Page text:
If you are not so great with colors, you may confuse brown cow breeds with red ones. Obviously, this may end up being an issue if what you truly need for your farm are brown cows.
Not to worry, if you need brown cows for your farm, we have compiled a list of some breeds you should consider. We discuss their origins, physical traits, uses, and other peculiarities in the rest of this article.
Brown Swiss Cattle
The Brown Swiss Cattle is an American breed, not a Swiss breed, as the name suggests. It originated from a Swiss breed, the Braunvieh Cattle, hence the name.
The Brown Swiss Cattle may also be called the American Brown Swiss. While it derived from the Braunvieh Cattle, it has deviated substantially from that breed.
If you desire dairy cattle, the Brown Swiss is one breed you should consider. Members of this breed are primarily raised for milk production. Unsurprisingly, their milk is of top quality, and it is also unique.
The cream in milk from Brown Swiss cows rises slowly relative to most other cattle milk. And this phenomenon is attributed to its smaller fat globules and longer fatty acid chains.
Beyond that, Brown Swiss milk contains just the perfect protein to fat ratio for cheese making. So, if getting milk for cheese is vital to you, you should consider this breed.
Brown Swiss Cattle are medium- to large-sized animals. On average, the cows weigh 1300-1410 pounds. As expected, the bulls are heavier as they weigh almost 2000 pounds when mature. The calves weigh just about 88 pounds at birth.
The coat of Brown Swiss Cattle is typically light brown. But they may have some dark brown, grey, or off-white variations.
Thanks to their high level of adaptability to various climates, you can find Brown Swiss Cattle worldwide.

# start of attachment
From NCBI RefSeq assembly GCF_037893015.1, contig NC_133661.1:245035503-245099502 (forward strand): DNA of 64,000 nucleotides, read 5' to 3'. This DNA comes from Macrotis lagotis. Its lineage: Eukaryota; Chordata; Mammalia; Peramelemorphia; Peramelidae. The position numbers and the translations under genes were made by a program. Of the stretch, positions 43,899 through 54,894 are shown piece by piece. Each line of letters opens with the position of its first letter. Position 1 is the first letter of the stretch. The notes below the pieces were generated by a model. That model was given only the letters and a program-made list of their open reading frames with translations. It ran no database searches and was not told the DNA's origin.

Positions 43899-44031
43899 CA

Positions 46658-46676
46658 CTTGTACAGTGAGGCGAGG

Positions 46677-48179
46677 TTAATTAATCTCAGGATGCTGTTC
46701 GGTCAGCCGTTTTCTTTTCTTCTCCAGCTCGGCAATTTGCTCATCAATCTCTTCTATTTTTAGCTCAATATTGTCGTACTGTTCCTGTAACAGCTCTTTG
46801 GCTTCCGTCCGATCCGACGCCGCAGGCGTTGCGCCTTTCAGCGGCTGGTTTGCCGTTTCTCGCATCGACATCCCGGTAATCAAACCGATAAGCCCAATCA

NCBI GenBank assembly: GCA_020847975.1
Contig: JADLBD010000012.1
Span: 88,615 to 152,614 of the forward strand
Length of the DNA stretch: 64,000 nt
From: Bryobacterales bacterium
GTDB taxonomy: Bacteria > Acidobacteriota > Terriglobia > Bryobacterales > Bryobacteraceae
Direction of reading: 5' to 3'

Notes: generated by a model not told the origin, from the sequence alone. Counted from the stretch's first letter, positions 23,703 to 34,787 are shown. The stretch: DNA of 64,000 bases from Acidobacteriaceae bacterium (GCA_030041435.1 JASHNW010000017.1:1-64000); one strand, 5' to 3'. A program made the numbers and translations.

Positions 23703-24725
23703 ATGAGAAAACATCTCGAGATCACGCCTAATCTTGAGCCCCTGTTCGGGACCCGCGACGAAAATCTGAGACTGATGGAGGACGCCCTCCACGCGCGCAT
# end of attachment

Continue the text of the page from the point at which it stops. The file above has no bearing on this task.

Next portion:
As mentioned earlier, the ancestry of the Brown Swiss Cattle is linked to the Braunvieh Cattle. But while the Brown Swiss is American, the Braunvieh is Swiss.
Braunvieh Cattle originated from Grey-Brown Mountain Cattle bred in medieval times. The first records about them are dated around the last quarter of the 18th century. Then almost 100 years later, they were exported to the US for the first time.
Unlike the Brown Swiss, the Braunvieh Cattle are primarily raised for their beef. But they may also be used for milk production and as draft animals. This earned them the triple-purpose breed tag. These days, the principal use of Braunvieh Cattle depends on the region; it could be any of the above.
If you want Braunvieh Cattle for dairy, then you will get your money’s worth. On average, they produce around 15800-26500 pounds of milk per lactation. Productivity appears to vary amongst cows from different locations. But all in all, it should fall within the stated range.
Besides being prolific milk producers, Braunvieh cows offer high-quality. Their milk contains around 3.5-4.5% of protein.
Braunvieh Cattle are a medium-sized breed. The bulls typically weigh 2200-2900 pounds at maturity. The cows, on the other hand, weigh around 1200-1700 pounds. Both cows and bulls are horned, and their coat is typically uniform grey-brown or brown.
Brown Carpathian Cattle